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Father Vincent Bacquelin

The early missionaries to Indiana had to deal with many hardships. Cities and towns that are now small in comparison to the big cities, Indianapolis, Fort Wayne, Lafayette etc. were the backbone of the early diocese of Vincennes. We have seen that the early bishops wanted to move their see to a number of different places — Madison, Lafayette etc. River traffic dictated many of those places being considered.

However, Indianapolis was and is the capital city but in the earliest days of the diocese, the Catholic population was very small. That meant that there was no resident priest. In the case of Indianapolis, it was visited by a young Frenchman named Vincent Baquelin who resided in Shelby County.

September 2nd, marks the 170th anniversary of the death of this young priest, a priest of the Diocese of Vincennes. A true “Pioneer” priest in Indiana, he was born on December 1, 1811 at Clermont-Ferrand, France. He was part of the group that came with Bishop Brute from France to Indiana in 1836.

Bacquelin was a seminarian at the time and he was sent to Mount St. Mary’s in Emmitsburg. He was ordained there on April 25, 1837 by Bishop Brute. In August of 1837, Brute sent him to minister to what basically consisted of central and south central Indiana. Based at St. Vincent’s in Shelby County, Bacquelin visited Rush, Shelby, Bartholomew and Marion County. He formed the first community at Indianapolis. He also worked as far as Cambridge City and Richmond.

In addition to all his other duties, Fr. Bacquelin also gave the annual retreat to the Sisters at Saint Mary of the Woods, including (Saint) Mother Theodore. Sister Mary Borromeo Brown describes it in her history 1

“The annual retreat was approaching, this year as all during the early years to be preached by one of the good French priests of the diocese, Father Vincent Bacquelin. This pious, devoted and zealous young priest had come to America with Bishop Brut├ęs colony in 1836.

It seemed, however, that many of the early missionaries, especially those who seemed to be so zealous, died before their time. While on a sick call on September 2, 1846 in Rush County, Fr. Bacquelin was thrown from his horse against a tree and was killed instantly. He was buried at St. Vincent’s Shelby County.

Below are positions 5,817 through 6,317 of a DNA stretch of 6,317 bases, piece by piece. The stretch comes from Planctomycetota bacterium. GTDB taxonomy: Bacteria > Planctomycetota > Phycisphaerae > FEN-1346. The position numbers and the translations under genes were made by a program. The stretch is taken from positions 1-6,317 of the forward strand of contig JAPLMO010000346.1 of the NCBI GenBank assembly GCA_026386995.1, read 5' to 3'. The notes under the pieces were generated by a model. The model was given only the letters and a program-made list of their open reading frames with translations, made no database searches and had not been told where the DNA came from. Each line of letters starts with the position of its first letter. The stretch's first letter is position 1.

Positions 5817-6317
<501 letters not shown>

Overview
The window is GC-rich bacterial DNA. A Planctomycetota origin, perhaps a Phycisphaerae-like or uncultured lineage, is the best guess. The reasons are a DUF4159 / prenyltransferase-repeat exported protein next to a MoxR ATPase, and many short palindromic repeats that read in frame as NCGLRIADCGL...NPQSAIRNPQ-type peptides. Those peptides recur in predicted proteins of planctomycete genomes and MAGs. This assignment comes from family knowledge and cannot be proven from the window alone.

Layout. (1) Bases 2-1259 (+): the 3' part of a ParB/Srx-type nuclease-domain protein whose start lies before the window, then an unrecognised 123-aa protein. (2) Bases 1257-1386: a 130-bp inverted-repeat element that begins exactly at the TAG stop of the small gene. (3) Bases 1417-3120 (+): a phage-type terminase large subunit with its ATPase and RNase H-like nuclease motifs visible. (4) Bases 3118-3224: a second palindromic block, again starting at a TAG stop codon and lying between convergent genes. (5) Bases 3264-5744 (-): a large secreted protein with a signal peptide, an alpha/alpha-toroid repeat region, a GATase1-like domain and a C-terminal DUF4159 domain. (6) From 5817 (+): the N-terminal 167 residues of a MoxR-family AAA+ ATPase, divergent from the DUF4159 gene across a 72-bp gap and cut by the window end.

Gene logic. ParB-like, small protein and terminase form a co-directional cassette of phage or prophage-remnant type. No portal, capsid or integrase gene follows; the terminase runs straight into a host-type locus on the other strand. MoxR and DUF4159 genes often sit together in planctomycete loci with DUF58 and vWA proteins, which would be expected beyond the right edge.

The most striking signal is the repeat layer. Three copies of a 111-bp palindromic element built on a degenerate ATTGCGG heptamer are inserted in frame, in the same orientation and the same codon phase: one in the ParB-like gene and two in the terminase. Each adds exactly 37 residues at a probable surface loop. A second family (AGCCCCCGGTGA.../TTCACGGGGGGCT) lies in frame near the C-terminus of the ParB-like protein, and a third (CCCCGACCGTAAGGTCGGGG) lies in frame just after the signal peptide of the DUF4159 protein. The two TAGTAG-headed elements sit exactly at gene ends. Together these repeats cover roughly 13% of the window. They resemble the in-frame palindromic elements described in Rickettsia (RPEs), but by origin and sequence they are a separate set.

The United States Catholic Magazine in 1846 posted the following obituary:

On the 18th September, Rev. Vincent Bacquelin, of the diocess of Vincennes, aged thirty five years.

We learn this afflicting news from a letter from the Rt. Rev. Bishop of Vincennes, who says : “He was a regular, zealous, and pious priest, whose deportment had ever been most edifying. Only six days ago I had left him full of health, and quite rejoiced at the prospect of seeing soon accomplished the desire of his heart, as measures were in progress for commencing the erection of a large and beautiful church at Indianopolis. The congregations which he served are filled with sorrow by his death. The priests of the diocess, who were all his friends, lament him with tears, as does his bishop. The Rev. Mr. Baquelin was a native of the diocess of Clermont, in France, and was educated in the seminary of that diocess, where he acquired much distinction by his proficiency in the various branches of ecclesiastical learning. He came to America wtth the late venerable Bishop Brute, and was ordained priest at Baltimore. He has been nearly ten years laboring in the missions of Indiana, and when thus summoned to give an account of his stewardship, and receive the reward of his sacrifices and labors, he was only in the thirty-fifth year of his age.” The faithful, in their charity and piety, are requested to remember him in their prayers. 2

The faithful, in their charity and piety, are requested to remember him in their prayers. No better way to end.

  1. History of the Sisters of Providence of Saint Mary of the Woods, New York: Benziger Brothers, 1949[]
  2. The United States Catholic Magazine and Monthly Review. 1846. [Baltimore, Md.]: [J. Murphy].[]

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